Exclamation and Question Mark

Exclamation and Questions Marks

Exclamation marks are used at the end of sentences to express emotion and add emphasis to words and exclamations. Question marks, also used at the end of sentences, are used to express a question. Find out more about exclamation and question marks in the tabs below.

Content

  • Exclamation Mark
  • Question Mark
  • Other Punctuation

Exclamation Mark

Use an exclamation mark at the end of a sentence to express surprise, extreme emotion, importance, the volume at which something was said, or to add emphasis. Exclamation marks are often used with frequency in emails and other informal writing, however; to be effective in formal writing, the exclamation mark must be used sparingly.

Example:
You’re here already! I thought you were coming tomorrow.
How awful, you poor thing!
“No!” he yelled. “What are you doing?”

Use an exclamation mark to close a question that conveys extreme emotion.

Example:
“Why would he do something like that to me!”
“Where have you been! I’ve been waiting for two hours!”

In informal writing, use an exclamation mark in brackets to express outrage, humour or other emotions, or to emphasize a word within a sentence.

Example:
44 degrees is really(!) hot.
Water(!) was on the list of banned liquids.

Use an exclamation mark when mimicking sounds.

Example:
I didn’t sleep a wink last night. All I could hear was the tic! tock! of the clock.
Dogs go woof! and cats go meow!

Question Mark

Use a question mark at the end of direct questions.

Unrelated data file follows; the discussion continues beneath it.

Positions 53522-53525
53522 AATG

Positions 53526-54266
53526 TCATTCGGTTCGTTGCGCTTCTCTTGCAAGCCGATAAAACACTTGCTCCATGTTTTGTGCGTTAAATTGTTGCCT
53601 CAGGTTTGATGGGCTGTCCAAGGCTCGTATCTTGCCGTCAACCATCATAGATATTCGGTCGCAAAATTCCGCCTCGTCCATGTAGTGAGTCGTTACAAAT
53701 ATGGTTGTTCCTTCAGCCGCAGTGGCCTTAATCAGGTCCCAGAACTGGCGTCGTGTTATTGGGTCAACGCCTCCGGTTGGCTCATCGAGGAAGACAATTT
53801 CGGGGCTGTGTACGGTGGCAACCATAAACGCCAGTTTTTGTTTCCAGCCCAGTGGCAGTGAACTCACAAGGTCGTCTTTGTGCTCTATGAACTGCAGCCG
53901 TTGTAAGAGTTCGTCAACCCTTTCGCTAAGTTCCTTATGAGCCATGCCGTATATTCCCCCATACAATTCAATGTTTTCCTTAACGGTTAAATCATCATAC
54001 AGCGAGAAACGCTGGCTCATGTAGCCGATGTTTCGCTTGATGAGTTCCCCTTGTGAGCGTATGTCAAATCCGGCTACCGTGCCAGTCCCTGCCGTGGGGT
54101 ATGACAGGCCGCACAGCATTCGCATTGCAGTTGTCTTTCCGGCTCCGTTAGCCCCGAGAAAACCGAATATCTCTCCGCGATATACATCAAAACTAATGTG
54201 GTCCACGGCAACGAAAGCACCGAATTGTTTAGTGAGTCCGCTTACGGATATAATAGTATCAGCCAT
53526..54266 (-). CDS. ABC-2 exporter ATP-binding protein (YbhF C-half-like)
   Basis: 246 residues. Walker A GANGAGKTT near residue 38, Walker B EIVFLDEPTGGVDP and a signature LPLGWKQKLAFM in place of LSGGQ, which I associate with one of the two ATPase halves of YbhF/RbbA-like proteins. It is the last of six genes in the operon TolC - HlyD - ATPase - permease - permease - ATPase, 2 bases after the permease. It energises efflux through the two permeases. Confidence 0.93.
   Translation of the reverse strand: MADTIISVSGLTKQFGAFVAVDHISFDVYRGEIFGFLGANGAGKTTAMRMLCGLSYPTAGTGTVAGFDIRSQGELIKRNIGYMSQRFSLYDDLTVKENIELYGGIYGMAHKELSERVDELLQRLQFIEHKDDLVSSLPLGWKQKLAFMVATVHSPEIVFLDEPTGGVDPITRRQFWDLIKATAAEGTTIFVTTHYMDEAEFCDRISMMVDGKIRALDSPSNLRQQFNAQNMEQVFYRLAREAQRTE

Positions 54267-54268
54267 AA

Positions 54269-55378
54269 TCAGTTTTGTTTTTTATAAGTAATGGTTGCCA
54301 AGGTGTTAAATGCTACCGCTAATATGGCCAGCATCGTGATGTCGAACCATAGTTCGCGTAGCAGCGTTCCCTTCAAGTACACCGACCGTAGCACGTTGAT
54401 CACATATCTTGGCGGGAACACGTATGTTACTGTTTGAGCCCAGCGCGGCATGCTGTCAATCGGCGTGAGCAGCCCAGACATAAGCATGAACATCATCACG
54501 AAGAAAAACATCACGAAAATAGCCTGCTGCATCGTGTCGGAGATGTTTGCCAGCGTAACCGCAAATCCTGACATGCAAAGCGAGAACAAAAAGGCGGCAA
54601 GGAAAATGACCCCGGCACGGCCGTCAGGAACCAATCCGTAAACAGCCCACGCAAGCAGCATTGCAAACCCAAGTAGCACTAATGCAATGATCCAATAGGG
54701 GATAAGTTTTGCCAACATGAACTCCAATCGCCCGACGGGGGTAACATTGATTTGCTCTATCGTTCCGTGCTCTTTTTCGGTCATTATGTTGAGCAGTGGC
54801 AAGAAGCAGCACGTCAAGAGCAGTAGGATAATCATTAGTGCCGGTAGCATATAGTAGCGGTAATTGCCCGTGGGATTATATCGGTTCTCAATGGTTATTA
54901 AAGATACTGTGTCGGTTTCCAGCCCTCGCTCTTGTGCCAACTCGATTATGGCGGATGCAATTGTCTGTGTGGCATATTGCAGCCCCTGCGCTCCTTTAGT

Example:
What's your name? (direct)
but: I wonder what his name is. (indirect)

Use a question mark when the questions occurs within a sentence. In this case the question mark takes the place of the comma.

Example:
The most important question, what are we having for lunch? was not answered.
“What’s for lunch?” she wondered.

Use a question mark after question tags.

Example:
You are Connor, aren’t you?
Janice has been to Spain, hasn’t she?

Use a question mark at the end of a request.

Example:
Could you give me the book, please?
Can you help me with my homework?

Other Punctuation

Exclamation marks and question marks should not be followed by other punctuation marks (apart from quotation marks or brackets). However, when the they form part of a proper noun or title they may be followed by a comma – but not a full stop.

Example:
Luke works at Yahoo!
Luke works at Yahoo!, he likes it a lot.
Have you read Mark Twain’s famous book Is He Living or Dead?
Books on the reading list included: Is He Living or Dead?, Moby Dick and Wuthering Heights.

Sometimes an exclamation mark is used before or after a question mark to express extreme emotion in a question. However, this is only done in informal writing.

Example:
How could he do this to me?!
What’s your problem!?